Effective October 1, 2010, many requests for genealogical information concerning railroad workers will be handled by the National Archives and Records Administration (NARA) rather than the Railroad Retirement Board (RRB). However, some requests will continue to be handled by the RRB. Genealogists and family historians should still initially contact the RRB with their requests. We will determine whether the RRB or NARA has the information requested.
Genealogists should note the following:
The U.S. Railroad Retirement Board administers a Federal retirement benefit program covering the nation's railroad workers. The records we maintain deal primarily with the administration and payment of these benefits. We will provide information on deceased persons for the purpose of genealogical research. However, we will not release information on a person who is still living without the written consent of that person.
Our records are limited to individuals who worked in the rail industry after 1936. Please do not contact us with requests for records before that date. We do not have that information. Nor do we generally have any pertinent records of persons whose rail service was performed on a casual basis and/or was of short duration. Also, the RRB's records are only on persons whose employers were covered under the Railroad Retirement Act.Employers such as streetcar, interurban, or suburban electric railways are not covered under this Act.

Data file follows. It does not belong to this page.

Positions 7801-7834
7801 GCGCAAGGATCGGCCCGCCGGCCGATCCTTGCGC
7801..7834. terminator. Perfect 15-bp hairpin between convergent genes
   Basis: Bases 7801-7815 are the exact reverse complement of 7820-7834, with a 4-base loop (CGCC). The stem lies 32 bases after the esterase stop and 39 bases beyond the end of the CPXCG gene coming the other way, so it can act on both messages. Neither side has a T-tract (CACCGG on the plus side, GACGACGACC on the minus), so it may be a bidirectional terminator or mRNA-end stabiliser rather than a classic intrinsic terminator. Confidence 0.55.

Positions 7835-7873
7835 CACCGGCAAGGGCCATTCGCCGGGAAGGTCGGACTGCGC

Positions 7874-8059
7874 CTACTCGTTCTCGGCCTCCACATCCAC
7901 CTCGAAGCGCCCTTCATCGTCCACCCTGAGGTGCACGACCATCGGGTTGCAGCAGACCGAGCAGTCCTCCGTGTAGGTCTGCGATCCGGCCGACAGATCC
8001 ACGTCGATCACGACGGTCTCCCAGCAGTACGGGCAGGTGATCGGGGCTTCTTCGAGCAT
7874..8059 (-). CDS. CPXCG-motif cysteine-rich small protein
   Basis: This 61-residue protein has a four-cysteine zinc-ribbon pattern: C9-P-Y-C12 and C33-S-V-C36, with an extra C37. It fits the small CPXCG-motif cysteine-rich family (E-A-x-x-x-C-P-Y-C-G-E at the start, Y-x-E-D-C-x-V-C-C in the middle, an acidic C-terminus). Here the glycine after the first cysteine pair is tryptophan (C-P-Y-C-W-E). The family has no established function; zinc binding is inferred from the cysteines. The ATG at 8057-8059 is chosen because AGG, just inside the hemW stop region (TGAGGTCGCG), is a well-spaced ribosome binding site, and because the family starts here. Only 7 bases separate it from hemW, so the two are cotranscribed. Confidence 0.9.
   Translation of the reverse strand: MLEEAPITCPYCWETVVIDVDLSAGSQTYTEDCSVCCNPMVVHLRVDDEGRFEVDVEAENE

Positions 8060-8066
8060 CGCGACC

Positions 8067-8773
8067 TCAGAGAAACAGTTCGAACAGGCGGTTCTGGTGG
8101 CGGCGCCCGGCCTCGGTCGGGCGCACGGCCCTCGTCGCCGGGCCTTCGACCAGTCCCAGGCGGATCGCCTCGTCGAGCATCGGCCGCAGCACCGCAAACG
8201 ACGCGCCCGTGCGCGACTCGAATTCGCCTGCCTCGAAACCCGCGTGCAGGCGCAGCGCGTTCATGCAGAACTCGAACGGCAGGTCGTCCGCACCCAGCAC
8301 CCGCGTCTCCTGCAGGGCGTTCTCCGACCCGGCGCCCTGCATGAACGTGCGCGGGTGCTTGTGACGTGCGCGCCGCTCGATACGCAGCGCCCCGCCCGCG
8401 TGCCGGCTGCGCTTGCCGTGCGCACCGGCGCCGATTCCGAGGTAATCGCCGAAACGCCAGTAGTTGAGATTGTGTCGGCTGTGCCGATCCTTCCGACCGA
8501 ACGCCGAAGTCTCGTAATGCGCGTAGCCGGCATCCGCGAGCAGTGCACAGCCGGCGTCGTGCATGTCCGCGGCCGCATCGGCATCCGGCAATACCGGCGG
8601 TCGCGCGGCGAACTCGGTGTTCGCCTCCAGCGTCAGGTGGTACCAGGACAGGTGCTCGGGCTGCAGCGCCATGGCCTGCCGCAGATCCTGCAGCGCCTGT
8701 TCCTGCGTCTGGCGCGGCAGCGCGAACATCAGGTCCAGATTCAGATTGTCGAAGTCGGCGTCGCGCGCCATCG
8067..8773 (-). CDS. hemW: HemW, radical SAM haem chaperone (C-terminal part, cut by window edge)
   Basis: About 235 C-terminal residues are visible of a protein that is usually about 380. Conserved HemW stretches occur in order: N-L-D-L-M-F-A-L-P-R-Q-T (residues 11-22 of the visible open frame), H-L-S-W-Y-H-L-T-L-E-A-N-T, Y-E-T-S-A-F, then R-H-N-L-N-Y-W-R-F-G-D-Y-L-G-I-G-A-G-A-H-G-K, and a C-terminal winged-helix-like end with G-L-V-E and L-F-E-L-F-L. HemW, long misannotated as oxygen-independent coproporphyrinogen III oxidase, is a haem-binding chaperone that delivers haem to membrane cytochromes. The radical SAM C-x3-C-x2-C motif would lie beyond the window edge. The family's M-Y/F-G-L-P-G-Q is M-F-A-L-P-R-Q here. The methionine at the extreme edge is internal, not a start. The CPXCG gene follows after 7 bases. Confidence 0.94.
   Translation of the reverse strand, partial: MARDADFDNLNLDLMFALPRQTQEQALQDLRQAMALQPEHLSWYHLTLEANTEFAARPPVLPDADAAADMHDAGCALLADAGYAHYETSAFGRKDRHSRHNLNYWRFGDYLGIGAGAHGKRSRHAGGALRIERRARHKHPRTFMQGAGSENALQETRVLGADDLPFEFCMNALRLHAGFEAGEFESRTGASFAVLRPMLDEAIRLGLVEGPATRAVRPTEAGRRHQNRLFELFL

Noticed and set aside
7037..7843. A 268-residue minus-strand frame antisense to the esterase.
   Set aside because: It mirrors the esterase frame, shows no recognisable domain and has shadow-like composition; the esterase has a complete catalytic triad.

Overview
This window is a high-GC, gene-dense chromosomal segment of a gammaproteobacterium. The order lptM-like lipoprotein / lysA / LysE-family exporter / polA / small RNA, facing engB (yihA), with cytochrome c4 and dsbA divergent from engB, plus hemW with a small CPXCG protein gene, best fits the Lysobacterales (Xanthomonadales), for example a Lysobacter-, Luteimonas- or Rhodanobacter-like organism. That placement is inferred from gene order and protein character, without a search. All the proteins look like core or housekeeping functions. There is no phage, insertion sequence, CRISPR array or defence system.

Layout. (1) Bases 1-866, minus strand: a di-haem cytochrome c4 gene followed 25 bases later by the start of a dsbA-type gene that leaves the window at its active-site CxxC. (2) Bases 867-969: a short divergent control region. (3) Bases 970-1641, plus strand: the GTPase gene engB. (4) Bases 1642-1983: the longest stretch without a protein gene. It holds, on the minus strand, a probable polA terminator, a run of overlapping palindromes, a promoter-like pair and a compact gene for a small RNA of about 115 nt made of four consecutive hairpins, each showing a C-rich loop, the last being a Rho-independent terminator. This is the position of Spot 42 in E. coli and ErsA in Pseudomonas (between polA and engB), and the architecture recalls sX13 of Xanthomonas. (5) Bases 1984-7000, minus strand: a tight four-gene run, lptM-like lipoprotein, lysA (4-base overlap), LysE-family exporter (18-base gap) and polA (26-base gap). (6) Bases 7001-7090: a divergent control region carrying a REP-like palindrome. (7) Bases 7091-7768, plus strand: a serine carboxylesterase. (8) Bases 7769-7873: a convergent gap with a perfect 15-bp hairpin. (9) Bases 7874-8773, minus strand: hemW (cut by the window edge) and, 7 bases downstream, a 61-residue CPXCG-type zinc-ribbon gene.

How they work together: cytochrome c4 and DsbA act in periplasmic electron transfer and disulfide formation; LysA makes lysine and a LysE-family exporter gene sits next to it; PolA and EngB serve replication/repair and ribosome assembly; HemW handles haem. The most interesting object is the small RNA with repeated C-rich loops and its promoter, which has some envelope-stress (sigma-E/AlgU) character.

The fee for searching our records is currently $27 for each employee on whom records are requested. Your check or money order should be made payable to the Railroad Retirement Board. The fee is payable before any search is attempted. If we determine that NARA has custody of the requested records, you will be informed of that and your inquiry and payment will be returned to you with information on how to contact NARA. However, the fee is not refundable if, after a search is conducted, we determine that no records exist.
What We Need
The RRB's records are kept by the railroad employee's social security number (SSN), which often appears on a death certificate. In some cases, if that number is not available, having the employee's full name, including middle name or initial, and complete dates of birth and death may be of some help in determining whether we have any records of that person. However, in dealing with relatively common surnames, it is usually not possible to make a positive identification without the employee's SSN.
Where to Send Requests
Requests for genealogical information and accompanying checks should be sent to:
U.S. Railroad Retirement Board
Congressional Inquiry Section
844 North Rush Street
Chicago, Illinois 60611-1275
Generally, the RRB requires at least 30-60 days to reply to genealogical inquiries.